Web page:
Make the Espresso. While it’s dripping into the cup, give the milk a quick stir gently. Then when the Espresso is complete, pour the milk from height on top so you get a distinct separation between the two liquids. Add a sprinkle of dark chocolate if you like.
Another infinitely popular coffee is the creamy, milky Latte which is another Espresso-coffee based drink. Contrary to popular belief, this drink does not come from Italy and is actually an American favourite that became immensely popular in the 1980’s with the first ever Latte being poured in Seattle of all places!
To make a quality Latte, you’ll need a good coffee machine with a steam arm (or wand), a milk jug, thermometer, good Espresso coffee and of course, milk. The trick here is not to use too much milk foam in your drink, you only want a thin layer or your drink will be far too milky to truly enjoy.
Start by working on your Espresso shot (see above for how) and get it prepared, then place into your Latte cup (if it hasn’t already dripped into it). While the Espresso is brewing, you should start on heating the milk. Fill your milk jug up with 1/3 of milk to allow it to expand during the foaming process. Put the steam arm into the milk jug, just beneath the top layer of milk. Let the steaming process begin and move the arm to the side of the jug as the milk starts to foam. Don’t let the milk foam for too long as it will burn or lose its taste so turn off the steam arm and remove it when it’s ready.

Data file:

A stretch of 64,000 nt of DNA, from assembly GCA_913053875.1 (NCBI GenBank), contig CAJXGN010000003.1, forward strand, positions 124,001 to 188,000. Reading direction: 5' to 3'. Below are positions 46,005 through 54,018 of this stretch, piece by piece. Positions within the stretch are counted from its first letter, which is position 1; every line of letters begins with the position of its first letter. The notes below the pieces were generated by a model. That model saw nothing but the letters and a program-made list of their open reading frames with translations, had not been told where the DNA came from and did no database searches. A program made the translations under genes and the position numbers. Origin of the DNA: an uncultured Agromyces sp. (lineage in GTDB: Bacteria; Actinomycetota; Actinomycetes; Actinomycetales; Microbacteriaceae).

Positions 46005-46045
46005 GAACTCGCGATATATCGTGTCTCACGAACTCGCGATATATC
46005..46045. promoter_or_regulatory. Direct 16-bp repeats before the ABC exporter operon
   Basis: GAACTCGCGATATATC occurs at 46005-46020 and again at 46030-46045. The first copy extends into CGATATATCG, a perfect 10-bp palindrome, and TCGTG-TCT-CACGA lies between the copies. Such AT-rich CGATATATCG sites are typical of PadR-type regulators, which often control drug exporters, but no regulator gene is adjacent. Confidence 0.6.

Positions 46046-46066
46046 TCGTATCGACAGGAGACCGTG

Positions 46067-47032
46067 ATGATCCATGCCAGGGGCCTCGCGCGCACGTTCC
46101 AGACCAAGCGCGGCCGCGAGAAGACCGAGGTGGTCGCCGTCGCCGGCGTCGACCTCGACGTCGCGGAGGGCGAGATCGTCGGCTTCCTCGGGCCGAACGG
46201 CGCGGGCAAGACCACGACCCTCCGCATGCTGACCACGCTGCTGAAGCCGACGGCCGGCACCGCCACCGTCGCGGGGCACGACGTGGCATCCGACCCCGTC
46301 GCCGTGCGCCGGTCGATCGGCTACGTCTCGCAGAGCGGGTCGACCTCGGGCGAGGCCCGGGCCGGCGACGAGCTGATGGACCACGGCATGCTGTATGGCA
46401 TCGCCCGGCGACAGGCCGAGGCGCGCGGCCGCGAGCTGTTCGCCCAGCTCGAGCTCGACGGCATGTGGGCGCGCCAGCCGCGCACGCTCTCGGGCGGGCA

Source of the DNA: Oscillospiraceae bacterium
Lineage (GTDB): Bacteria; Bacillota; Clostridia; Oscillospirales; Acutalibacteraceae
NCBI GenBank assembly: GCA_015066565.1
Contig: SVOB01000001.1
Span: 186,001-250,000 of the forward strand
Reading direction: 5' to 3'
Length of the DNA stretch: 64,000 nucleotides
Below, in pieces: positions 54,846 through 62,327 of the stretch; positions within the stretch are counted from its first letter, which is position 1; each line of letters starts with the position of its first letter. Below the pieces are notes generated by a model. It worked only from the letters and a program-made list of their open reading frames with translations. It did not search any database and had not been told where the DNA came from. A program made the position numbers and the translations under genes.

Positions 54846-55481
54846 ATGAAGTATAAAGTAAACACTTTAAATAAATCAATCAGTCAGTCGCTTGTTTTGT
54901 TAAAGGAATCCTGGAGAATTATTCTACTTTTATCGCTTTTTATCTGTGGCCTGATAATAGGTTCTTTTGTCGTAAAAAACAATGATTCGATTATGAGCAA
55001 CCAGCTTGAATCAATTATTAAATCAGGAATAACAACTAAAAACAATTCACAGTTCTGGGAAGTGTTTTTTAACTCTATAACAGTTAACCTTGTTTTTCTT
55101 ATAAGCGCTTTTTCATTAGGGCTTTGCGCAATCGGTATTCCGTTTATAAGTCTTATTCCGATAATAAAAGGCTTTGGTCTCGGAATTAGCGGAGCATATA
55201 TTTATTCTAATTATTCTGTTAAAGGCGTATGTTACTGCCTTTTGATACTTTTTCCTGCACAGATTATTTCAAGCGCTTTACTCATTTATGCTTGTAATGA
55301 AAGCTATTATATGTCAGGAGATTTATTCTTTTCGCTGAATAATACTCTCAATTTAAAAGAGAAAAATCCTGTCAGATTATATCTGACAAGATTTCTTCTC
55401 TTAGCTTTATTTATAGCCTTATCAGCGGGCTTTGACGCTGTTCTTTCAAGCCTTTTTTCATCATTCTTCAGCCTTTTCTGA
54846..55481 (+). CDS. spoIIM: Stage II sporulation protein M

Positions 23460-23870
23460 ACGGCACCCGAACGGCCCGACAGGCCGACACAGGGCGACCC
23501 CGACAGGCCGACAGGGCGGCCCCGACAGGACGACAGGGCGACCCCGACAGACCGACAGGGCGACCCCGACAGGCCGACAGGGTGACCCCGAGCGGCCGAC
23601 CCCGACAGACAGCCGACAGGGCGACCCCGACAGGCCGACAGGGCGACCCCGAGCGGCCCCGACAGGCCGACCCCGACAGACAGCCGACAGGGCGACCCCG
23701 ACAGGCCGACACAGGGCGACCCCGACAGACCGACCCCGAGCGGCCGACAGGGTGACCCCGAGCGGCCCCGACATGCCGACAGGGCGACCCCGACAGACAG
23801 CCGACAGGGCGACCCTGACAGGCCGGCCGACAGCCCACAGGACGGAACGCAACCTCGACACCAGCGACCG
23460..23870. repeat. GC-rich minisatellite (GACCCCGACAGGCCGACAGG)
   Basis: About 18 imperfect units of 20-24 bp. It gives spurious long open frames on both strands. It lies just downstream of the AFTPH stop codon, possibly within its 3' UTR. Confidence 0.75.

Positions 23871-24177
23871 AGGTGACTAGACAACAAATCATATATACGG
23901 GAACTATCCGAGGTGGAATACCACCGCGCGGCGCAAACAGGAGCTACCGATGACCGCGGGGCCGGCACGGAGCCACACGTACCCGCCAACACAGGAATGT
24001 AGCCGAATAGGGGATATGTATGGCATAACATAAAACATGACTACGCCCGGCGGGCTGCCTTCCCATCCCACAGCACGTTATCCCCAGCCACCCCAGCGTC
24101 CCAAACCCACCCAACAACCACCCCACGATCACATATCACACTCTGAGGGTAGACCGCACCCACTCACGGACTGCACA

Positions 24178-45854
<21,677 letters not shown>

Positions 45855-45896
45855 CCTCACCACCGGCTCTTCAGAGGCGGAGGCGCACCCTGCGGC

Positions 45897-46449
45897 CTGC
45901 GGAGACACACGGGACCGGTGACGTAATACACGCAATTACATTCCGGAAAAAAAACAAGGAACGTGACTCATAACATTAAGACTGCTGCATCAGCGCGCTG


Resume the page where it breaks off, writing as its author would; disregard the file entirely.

Then pour the milk carefully into the Latte glass from some height (2” above the glass) reducing the height as you empty the jug. Voila – your perfect Latte is complete!